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Quick-thinking pilot helped save cadets after Geneseo plane crash

The Cessna 182 single engine plane flipped upside down after crashing around 6 p.m. Friday. (WHAM photo)

UPDATE (7/17): Livingston County Sheriff's deputies say the pilot in last week's plane crash at the Geneseo Airport remains in the hospital.

In an update released Tuesday night, deputies say 65-year-old Timothy Sheffer of Rush was seriously hurt in the crash. He is still at Strong Memorial Hospital, being treated for a broken back and other injuries. He is currently listed in satisfactory condition.

Two cadets who were also in the plane suffered non-life-threatening injuries and have since been released from the hospital.

The cause of the crash is not yet known.

Original article:

Geneseo, N.Y. (WHAM) - The two teens on board the private plane that crashed Friday evening are out of the hospital recovering.

The 65-year-old pilot remains at Strong Memorial Hospital.

The two teens were doing orientation flights with the Civil Air Patrol (CAP) program at the Geneseo Airport Friday night.

It was during takeoff when the pilot realized something was wrong.

The Cessna 182 single engine plane flipped upside down after crashing around 6 p.m.

The pilot made a split-second decision before the impact.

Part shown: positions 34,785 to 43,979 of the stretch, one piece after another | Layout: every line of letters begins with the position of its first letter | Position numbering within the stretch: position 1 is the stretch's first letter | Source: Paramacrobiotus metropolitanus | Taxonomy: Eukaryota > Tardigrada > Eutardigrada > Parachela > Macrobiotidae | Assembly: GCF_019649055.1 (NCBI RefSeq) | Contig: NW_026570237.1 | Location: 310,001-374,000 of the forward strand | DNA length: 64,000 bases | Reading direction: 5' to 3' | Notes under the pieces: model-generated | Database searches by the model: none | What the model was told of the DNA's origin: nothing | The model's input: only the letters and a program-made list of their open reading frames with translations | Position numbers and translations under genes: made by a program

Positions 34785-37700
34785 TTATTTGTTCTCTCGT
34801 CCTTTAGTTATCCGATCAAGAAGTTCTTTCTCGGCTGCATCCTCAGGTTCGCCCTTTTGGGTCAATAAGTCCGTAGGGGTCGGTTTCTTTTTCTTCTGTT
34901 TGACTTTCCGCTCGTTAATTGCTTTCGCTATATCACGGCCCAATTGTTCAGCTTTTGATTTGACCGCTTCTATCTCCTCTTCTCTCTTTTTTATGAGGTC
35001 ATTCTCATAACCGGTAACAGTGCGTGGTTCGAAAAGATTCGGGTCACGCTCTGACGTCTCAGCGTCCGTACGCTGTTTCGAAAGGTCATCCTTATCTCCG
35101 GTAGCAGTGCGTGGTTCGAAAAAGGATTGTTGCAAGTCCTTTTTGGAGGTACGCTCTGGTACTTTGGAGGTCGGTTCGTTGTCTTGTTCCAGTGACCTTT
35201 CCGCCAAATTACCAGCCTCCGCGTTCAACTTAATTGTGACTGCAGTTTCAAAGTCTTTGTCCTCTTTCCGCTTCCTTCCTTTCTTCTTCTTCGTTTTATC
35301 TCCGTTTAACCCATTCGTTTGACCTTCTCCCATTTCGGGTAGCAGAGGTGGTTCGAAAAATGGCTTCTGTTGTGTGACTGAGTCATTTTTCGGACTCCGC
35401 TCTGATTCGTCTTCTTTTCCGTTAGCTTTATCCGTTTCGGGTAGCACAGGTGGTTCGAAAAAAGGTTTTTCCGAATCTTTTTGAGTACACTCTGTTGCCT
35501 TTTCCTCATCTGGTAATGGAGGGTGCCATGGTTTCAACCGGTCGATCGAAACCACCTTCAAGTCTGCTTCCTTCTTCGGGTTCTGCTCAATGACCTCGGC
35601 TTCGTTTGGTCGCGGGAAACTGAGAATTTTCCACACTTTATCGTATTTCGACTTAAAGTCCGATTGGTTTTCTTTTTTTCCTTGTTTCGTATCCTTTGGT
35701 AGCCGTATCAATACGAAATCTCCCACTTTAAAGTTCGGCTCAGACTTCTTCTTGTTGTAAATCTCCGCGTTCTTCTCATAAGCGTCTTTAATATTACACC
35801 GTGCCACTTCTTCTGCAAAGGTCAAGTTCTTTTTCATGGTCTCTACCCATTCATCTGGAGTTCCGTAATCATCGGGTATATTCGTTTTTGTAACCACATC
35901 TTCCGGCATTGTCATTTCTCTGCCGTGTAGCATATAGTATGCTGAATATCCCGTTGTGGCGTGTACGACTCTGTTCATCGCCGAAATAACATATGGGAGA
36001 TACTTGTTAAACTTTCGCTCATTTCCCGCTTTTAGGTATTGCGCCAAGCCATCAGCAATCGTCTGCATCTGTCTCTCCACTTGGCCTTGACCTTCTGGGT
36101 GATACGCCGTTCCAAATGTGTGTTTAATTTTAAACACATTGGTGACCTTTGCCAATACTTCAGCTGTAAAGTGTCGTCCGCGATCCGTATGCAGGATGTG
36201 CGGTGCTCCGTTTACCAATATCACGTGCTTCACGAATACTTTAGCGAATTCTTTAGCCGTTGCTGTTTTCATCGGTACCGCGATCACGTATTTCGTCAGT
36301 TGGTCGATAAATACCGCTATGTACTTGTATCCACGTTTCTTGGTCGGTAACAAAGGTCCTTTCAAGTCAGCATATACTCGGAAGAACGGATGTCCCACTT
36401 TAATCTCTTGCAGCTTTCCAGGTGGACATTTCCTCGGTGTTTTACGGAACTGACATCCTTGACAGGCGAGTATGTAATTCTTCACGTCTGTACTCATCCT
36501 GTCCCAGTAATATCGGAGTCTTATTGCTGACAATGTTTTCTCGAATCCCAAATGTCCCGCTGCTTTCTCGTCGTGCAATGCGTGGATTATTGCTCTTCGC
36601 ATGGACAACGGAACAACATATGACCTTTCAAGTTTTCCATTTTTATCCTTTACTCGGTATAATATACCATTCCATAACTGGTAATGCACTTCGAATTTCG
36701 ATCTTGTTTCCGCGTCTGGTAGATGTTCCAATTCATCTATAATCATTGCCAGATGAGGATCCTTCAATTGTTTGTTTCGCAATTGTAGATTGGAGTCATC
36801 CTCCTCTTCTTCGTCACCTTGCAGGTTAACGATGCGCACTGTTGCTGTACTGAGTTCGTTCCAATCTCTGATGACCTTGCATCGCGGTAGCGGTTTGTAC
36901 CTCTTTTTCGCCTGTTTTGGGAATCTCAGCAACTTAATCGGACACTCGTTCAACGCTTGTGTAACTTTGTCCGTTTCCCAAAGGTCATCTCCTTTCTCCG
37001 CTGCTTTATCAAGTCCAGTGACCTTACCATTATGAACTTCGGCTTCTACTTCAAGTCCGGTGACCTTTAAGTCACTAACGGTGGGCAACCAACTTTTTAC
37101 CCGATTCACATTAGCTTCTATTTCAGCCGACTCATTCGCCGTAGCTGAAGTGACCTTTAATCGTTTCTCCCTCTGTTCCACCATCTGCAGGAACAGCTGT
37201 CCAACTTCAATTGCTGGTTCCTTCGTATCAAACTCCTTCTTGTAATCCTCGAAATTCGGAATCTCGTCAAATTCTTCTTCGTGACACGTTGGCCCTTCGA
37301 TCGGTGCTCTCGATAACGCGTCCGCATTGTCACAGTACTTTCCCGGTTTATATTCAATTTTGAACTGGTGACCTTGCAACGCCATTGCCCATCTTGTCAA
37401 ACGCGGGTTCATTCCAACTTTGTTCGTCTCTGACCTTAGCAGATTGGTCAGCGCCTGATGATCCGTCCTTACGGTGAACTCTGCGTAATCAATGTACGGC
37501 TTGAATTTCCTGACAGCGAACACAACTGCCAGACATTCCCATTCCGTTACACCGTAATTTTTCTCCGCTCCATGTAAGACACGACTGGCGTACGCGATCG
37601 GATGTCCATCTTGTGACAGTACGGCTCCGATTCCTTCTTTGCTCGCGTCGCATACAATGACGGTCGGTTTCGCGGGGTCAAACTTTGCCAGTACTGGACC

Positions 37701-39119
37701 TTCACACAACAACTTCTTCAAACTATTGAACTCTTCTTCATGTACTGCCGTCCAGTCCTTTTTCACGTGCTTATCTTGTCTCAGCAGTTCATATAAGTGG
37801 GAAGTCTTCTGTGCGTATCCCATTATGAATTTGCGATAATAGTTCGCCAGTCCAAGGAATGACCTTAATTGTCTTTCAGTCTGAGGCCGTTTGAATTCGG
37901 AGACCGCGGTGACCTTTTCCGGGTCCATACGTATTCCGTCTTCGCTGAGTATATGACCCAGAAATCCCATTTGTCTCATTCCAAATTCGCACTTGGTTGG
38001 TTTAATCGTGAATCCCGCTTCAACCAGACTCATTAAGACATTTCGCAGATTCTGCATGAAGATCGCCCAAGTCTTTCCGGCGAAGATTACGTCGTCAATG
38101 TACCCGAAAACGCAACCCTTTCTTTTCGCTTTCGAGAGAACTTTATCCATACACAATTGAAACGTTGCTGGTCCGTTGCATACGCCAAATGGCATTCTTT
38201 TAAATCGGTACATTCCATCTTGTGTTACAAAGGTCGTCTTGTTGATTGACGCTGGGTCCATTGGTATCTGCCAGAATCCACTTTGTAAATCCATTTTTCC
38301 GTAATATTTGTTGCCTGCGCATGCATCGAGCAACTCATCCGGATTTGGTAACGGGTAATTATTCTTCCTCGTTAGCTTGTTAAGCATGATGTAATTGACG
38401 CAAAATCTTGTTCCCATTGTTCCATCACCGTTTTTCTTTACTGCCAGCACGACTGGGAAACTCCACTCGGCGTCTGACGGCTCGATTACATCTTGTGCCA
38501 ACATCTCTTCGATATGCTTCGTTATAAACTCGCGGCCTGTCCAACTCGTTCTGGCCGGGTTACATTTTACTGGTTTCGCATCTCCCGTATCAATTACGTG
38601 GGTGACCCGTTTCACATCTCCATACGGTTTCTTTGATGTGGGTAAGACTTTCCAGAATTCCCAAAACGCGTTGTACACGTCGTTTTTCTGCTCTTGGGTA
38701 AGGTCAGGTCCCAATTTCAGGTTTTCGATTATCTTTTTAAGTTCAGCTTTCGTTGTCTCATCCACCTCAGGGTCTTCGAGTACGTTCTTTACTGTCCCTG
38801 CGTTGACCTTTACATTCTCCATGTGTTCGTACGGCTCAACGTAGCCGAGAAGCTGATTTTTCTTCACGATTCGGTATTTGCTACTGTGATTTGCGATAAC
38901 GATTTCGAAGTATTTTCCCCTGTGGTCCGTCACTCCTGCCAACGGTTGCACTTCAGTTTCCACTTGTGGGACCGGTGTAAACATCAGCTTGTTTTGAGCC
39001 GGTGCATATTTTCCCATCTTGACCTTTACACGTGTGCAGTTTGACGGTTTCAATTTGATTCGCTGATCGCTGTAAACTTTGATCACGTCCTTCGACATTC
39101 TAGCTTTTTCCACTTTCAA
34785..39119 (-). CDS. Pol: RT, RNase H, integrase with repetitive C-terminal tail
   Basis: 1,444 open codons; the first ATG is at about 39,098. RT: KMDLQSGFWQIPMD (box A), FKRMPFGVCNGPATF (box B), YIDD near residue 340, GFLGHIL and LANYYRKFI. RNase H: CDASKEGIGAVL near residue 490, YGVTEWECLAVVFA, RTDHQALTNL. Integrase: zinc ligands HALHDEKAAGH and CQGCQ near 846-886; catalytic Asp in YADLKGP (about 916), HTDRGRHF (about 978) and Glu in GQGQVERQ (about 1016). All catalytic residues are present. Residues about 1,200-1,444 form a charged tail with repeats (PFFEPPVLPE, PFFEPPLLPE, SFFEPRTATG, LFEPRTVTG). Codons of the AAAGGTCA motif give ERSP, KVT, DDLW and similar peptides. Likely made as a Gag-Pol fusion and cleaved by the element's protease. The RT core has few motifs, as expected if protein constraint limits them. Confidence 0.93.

“When you're on takeoff you're not very high yet, so when they had a problem on takeoff they only had a minute or less to make decisions,” said Mark Jones, Finger Lakes Group Commander of the Civil Air Patrol. “He did an amazing job getting the aircraft down in the shape he did with less than a minute to deal with the problem.”

Jones ran to help after the small aircraft went down. He said the two passengers, aged 14 and 15, were cadets with the Civil Air Patrol, an auxiliary of the US Air Force.

The cadets had minor injuries. The pilot suffered a broken back, but Jones said he helped get the teens out of the plane and out of harm’s way.

“He was very concerned about the cadets and doing his best to make sure everyone who was responding knew about the risks of approaching the aircraft that was down,” said Jones.

First responders were prepared to react. They had just wrapped up a practice session for emergencies.

“In preparation for the air show, we always sit down with the sheriff’s department and the Geneseo fire department and call emergency services in Livingston County,” said Dave Cooper, Logistics Coordinator for the Geneseo Air Show. “We had been through that about a week ago with the fire department and the sheriff’s department and with the FAA, so it was fresh in everybody's mind.”

The Cessna plane was meant to be part of the air show’s display; the flight was not a part of the show.

According to CAP the pilot has more than 20 years of flying experience.

The NTSB and FAA are investigating the crash.

According to the public affairs officer for the New York Wing of Civil Air Patrol, airplane crashes are extremely rare no matter the state or location, and fatal ones even more so.

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